Tuesday, July 25, 2017

How being fit gave me confidence to trek again

When people new to trekking ask me for suggestions on what they would need for a trek or how they should go about choosing a trek, I always - without an exception - bring up fitness. Do they have a regime? How regular are they? 

I feel that every conversation about trekking expeditions, even with yourself, should start with fitness. I learnt this the hard way though. 

In 2011, i did my first high-altitude trek - the Chadar. I was a newbie and had no idea what I was taking up. No amount of reading or talking to people can really give you a clear picture of what high-altitude trekking involves. And so, i went on the trek with a decent level of fitness. Not exceptional, but just about bordering on satisfactory.     

I realised this while on the trek. I completed it, but i witnessed that the others were having way more fun doing it than I was and i couldn't understand why. Until i returned and retrospected. It turned out that had i been fitter, Chadar would have been less of a struggle. No amount of fancy gear can help you in that situation. A good pair of trekking shoes can mask a flaw or a good sack can prevent a shoulder pain, but beyond that you are on your own.

The Chadar incident dented my confidence so much so that I did not have the courage to even think about trekking again for a full six years! That's a lot of time wasted not trekking. These were my prime years - so to speak - and I was idling sitting in office in front of my laptop and buying things i didn't really need.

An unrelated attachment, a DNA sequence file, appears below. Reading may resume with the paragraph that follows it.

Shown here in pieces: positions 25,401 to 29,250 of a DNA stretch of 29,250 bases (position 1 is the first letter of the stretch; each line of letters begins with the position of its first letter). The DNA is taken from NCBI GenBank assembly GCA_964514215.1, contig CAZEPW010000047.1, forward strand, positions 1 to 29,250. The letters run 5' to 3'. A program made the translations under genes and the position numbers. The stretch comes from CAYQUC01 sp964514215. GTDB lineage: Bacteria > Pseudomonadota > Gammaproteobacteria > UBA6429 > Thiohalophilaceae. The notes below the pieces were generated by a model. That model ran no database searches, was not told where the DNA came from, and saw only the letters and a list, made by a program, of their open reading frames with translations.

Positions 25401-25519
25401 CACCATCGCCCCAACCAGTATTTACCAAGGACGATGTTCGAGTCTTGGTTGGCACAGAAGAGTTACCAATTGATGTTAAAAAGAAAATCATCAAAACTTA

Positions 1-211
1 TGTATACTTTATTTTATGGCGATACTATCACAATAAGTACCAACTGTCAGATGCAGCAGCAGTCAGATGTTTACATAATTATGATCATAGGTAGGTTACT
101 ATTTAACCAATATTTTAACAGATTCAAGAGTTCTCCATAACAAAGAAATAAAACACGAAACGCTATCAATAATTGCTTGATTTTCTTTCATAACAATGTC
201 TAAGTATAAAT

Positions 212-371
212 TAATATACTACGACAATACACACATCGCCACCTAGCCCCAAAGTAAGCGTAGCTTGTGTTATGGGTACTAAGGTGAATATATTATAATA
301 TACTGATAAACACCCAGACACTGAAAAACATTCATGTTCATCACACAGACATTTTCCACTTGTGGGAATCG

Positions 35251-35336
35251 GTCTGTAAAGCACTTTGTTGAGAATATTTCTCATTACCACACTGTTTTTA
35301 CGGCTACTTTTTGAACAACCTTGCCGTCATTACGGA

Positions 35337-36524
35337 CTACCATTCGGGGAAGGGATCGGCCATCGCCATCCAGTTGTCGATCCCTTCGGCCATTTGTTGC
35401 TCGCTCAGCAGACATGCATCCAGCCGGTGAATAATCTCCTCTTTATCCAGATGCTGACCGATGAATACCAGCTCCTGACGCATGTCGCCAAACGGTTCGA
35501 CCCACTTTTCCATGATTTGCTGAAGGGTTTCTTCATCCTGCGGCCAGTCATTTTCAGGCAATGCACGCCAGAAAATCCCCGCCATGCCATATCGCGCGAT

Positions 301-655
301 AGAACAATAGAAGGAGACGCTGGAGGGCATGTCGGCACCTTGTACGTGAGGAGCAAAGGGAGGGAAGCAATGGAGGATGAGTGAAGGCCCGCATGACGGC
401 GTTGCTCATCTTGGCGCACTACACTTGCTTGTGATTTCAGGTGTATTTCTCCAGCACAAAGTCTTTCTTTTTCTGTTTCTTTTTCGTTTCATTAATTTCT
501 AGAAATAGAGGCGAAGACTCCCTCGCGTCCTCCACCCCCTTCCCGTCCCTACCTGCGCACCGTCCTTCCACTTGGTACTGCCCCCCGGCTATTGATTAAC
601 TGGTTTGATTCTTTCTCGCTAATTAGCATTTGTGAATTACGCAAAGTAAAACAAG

In 2016, i decided that i had done enough moping around and that i should face my fears. The only way i could do that was by getting fit. At least, that was the first step. I started doing a mix of activities - cycling, yoga, running. In 2017, i decided to do a trek - an easy one - to see how i fared. 

I did well and i was satisfied with myself. Then I decided to take it up a notch and do an easy to moderate trek. This time it was Sandakphu. I did that well too. Nay - i was having fun. Finally. 

Cut to the present, I have just returned from the Kashmir Great Lakes trek, which is categorised as moderate to difficult trek. Apart from a slight hiccup (i had to offload my sack from day two because i had packed unwisely), i did well. At least i think i did well. That doesn't mean my fitness levels are superlative. But i know that i am finally a work in progress and not in limbo anymore.

So my request to people who are first-timers or even second-timers is: take fitness seriously. It can make or break not just your trek but also your confidence in yourself as a trekker. 

Tip: You need to do a mix of exercises that will not just strengthen your core and your leg muscles but also some cardio that will help you control your breathing.   


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